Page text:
SDLC – Systems Development Life Cycle
The systems development life cycle (SDLC) is a conceptual model used in project management that describes the stages involved in an information system development project, from an initial feasibility study through maintenance of the completed application.
Systems development phases:
The System Development Life Cycle framework provides a sequence of activities for system designers and developers to follow. It consists of a set of steps or phases in which each phase of the SDLC uses the results of the previous one.
A Systems Development Life Cycle (SDLC) adheres to important phases that are essential for developers, such as planning, analysis, design, and implementation, and are explained in the section below. A number of system development life cycle (SDLC) models have been created: waterfall, fountain, spiral, build and fix, rapid prototyping, incremental, and synchronize and stabilize. The oldest of these, and the best known, is the waterfall model: a sequence of stages in which the output of each stage becomes the input for the next. These stages can be characterized and divided up in different ways, including the following:
- Preliminary analysis: The objective of phase1 is to conduct a preliminary analysis, propose alternative solutions, describe costs and benefits and submit a preliminary plan with recommendations.
Conduct the preliminary analysis: in this step, you need to find out the organization’s objectives and the nature and scope of the problem under study. Even if a problem refers only to a small segment of the organization itself then you need find out what the objectives of the organization itself are. Then you need to see how the problem being studied fits in with them.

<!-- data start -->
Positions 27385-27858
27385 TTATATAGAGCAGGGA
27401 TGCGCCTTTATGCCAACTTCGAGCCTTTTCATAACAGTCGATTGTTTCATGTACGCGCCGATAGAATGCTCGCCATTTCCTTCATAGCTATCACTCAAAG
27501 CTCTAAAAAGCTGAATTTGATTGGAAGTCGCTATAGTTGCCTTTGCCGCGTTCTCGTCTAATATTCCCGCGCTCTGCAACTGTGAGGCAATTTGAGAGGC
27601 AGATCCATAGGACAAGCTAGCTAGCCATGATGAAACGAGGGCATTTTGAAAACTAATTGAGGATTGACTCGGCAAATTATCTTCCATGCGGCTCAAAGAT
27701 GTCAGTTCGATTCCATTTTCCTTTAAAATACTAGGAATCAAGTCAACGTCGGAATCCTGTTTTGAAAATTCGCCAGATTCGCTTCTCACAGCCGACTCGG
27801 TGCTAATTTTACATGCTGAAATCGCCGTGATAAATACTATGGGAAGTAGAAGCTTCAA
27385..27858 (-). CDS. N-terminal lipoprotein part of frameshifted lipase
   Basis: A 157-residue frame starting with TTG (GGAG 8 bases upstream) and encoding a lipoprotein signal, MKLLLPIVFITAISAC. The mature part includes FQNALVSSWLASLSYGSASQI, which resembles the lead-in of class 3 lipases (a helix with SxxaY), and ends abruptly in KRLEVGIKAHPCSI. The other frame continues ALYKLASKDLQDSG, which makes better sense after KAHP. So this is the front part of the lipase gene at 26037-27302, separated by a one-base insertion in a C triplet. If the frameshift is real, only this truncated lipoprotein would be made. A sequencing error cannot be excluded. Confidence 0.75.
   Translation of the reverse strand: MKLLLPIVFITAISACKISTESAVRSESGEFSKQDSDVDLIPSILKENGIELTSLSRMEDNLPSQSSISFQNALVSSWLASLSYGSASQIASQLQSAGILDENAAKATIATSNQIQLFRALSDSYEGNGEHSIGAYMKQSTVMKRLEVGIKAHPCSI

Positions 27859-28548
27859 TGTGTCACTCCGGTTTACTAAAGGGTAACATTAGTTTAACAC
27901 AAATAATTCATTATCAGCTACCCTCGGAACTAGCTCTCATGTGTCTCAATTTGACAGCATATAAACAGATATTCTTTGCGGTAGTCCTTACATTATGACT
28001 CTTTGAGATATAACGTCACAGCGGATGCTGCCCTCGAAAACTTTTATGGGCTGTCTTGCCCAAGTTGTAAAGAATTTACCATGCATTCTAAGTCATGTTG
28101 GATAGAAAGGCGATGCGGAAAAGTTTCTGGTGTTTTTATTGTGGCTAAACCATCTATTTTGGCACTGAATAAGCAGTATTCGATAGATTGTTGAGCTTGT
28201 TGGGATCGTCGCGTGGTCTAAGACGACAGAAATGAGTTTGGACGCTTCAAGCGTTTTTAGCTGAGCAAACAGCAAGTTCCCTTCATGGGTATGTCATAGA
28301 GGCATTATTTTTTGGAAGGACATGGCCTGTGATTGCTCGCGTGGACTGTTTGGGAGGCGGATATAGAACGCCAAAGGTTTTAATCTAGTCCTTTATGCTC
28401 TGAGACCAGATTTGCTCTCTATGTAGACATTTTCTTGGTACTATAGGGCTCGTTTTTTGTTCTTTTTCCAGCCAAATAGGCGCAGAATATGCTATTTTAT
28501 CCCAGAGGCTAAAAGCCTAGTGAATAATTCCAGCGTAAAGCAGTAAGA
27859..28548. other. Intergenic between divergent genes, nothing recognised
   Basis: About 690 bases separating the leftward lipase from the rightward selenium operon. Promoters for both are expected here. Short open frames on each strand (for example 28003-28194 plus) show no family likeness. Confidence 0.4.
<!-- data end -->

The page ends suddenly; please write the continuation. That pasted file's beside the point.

Propose alternative solutions: in digging into the organization’s objectives and specific problem, you may have already is covered some solutions, other possible solutions can some form interviewing may have already discovered some solutions, other possible solutions can some from interviewing people inside the organization, clients or customers affected by it, suppliers and consultants. You can also study what competitors is doing. With this data, you can have three choices. You can leave the system as is, improve it, or develop a new system.
Describe the costs and benefits.
The Document Deliverables during this phase is : Business Requirement Specification (BRS) or Customer Required Specification( CRS) Or User Requirement Specification(URS).
- Systems analysis, requirements definition: Defines project goals into defined functions and operation of the intended application. Analyzes end-user information needs.
Document Input : Business Requirement Document
Document Deliverables : SRS (Software Requirement Specification)
- Systems design: Describes desired features and operations in detail, including screen layouts, business rules, process diagrams, pseudocode and other documentation.
Document Input : SRS (Software Requirement Specification)
Document Deliverables : Design Document
- Implementation: The real code is written here (coding-phase)